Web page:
Community colleges were designed to serve a dying breed of students--a unicorn--instead of post-traditional students.

Are community colleges for unicorns?


Community colleges can better support post-traditional students if they pay attention to three areas in particular

Post-traditional students are much different from the student population most community colleges were designed to serve, but these institutions must meet this student group’s unique needs in order to stay relevant among declining enrollments.

This set of learners are more likely to attend community colleges than four-year schools, and it’s up to community colleges to demonstrate their relevance and ability to help students gain academic experiences that will fulfill career goals, according to a new whitepaper from EAB.

Related: Are you reaching the “new normal” student?

By responding to student motivations and challenges, community colleges can prove to these post-traditional learners that they can balance classes with their personal and professional responsibilities.

A number of obstacles often stand in the way of post-traditional learners enrolling or attaining degrees or credentials in community college:
1. Limited after-hours class schedules and services
2. Penalties for absences
3. Programs lack milestone credentials
4. Little basic needs support
5. Minimal credit for past experiences

Newly-enrolled students might think they can divide their efforts evenly among family, work, and academics, but most find it impossible. “Academics will nearly always lose to family and professional responsibilities,” according to the whitepaper. “In fact, among those students who left college, 56 percent say the need to work full-time prevents their return to higher education, and 53 percent say family responsibilities keep them from re-enrolling.”

Post-traditional learners need information and tools to find balance.

Early career advising for post-traditional learners

It’s important for community college leaders to understand why post-traditional learners attend college. Most enroll in higher education out of career aspirations, such as the need to work to support themselves or their families, or pursuing skills or credentials required by a job.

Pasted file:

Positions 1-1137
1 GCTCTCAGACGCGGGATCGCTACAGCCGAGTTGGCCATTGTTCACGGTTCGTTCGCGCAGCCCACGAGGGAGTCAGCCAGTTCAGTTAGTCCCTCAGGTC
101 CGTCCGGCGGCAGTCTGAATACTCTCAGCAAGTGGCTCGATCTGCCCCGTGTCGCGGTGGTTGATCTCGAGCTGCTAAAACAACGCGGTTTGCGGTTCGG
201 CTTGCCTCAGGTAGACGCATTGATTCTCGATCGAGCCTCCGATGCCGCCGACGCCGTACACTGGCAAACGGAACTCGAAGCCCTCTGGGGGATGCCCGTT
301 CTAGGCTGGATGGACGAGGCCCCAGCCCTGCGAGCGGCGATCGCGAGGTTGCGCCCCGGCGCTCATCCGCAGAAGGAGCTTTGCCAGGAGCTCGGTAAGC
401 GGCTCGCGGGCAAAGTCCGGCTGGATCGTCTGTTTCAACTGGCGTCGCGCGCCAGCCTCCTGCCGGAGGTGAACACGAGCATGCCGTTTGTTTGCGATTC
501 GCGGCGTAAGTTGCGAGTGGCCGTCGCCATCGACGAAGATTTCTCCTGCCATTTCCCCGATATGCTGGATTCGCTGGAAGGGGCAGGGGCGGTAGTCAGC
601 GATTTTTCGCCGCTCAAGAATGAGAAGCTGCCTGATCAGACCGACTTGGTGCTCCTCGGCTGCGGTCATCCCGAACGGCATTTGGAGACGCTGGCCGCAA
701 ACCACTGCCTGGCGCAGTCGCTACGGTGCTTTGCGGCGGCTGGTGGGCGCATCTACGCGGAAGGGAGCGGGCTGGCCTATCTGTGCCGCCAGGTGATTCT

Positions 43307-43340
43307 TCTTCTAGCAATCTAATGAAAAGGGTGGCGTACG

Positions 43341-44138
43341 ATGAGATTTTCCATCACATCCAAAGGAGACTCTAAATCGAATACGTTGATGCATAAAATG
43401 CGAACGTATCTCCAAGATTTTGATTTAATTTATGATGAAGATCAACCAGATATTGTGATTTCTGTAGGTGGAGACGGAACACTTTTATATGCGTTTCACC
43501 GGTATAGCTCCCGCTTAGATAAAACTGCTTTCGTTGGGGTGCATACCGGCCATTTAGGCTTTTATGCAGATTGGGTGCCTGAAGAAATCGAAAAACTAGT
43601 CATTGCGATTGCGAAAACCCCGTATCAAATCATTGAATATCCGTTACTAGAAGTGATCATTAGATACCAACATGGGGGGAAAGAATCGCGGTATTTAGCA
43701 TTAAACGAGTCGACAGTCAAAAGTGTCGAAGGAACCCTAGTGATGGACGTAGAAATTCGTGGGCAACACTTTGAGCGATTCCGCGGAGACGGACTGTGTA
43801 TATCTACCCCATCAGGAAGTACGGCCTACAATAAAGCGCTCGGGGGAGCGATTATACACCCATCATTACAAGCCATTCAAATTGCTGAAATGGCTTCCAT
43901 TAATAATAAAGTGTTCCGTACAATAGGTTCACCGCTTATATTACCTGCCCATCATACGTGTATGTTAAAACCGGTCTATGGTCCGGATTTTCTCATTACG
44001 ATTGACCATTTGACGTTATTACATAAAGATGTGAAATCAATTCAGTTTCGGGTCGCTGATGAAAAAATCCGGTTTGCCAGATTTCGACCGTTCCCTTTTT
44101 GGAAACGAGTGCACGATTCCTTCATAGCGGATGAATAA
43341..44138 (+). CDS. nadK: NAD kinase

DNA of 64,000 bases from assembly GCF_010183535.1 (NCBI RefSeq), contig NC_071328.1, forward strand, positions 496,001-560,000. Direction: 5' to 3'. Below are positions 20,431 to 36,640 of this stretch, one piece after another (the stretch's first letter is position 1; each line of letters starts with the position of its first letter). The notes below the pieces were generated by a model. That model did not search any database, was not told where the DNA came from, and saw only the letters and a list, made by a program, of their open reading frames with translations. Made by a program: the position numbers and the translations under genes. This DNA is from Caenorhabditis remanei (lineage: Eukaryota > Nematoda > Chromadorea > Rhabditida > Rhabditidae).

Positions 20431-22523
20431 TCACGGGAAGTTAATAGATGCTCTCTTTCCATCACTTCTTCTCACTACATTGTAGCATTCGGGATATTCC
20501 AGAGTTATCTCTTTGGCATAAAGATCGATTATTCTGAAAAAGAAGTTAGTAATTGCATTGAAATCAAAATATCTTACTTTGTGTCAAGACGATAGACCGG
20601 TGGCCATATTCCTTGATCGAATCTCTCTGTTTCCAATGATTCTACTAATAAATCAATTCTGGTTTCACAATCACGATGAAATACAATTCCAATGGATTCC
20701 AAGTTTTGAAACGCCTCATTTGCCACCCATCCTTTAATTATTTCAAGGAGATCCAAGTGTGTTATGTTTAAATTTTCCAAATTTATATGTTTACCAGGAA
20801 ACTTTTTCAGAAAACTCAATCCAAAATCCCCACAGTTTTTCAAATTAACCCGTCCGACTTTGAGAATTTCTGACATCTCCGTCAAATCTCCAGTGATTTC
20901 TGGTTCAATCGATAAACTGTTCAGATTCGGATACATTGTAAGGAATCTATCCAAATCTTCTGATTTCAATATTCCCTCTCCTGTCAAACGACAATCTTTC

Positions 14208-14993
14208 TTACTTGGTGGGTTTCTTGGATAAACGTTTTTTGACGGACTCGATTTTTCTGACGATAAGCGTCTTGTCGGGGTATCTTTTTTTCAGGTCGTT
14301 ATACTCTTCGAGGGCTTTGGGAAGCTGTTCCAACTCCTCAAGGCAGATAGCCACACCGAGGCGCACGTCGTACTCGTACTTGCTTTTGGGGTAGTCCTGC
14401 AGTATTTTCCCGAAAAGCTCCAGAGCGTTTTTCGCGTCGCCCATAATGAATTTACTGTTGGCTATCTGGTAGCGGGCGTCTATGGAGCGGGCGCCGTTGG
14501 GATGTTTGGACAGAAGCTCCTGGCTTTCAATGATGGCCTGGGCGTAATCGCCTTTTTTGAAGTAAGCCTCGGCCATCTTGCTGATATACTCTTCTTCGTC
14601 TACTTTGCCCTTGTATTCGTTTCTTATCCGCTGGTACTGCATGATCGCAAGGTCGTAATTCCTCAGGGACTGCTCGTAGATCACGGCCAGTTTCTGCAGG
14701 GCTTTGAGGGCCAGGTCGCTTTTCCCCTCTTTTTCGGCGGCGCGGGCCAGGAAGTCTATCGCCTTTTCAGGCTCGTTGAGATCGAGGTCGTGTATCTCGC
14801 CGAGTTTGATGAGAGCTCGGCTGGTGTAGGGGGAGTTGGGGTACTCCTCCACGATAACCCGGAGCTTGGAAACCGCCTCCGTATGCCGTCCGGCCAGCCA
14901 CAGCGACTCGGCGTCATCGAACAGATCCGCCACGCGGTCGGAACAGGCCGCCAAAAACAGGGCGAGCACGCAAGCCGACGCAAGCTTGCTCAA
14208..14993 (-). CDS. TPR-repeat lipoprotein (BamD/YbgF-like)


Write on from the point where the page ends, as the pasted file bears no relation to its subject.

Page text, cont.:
When advisers better understand what motivates post-traditional learners, advisers can help students build a program of study aligned with their specific needs.

Data suggests early career advising should have a three-pronged approach:
1. The college should help students realize that college is an opportunity for self-discovery, aligning interests to opportunities, and making informed choices about career aspirations.
2. Students should have plenty of built-in opportunities to explore professional pathways.
3. Students should have access to data and insights from peers and leaders in their field of choice.

Related: 3 ways to actually support nontraditional learners

Adapting the college to working students

Faculty and administrative practices have an important role in helping post-traditional students feel they belong on campus and in helping students develop purposeful relationships with advisers.

Because these students have professional and personal demands to juggle, community college leaders should consider what might happen if their practices were more aligned with the needs of working students.

Services that engage off-campus students, course schedules crafted for students’ availability, and classroom adaptation through the use of technology are all retention strategies worthy of exploration.

Employment preparation

Community colleges often have strong relationships with local businesses, but career preparation workshops, co-ops, and internship are typically offered during the day when many post-traditional students are working.

Federal Work Study as practical experience, apprenticeships in industry, partnerships with workforce development boards and community-based organizations, career-preparation workshops in flexible formats, and employer-student networking during nonworking hours are viable retention strategies that speak to employment preparation.

Laura Ascione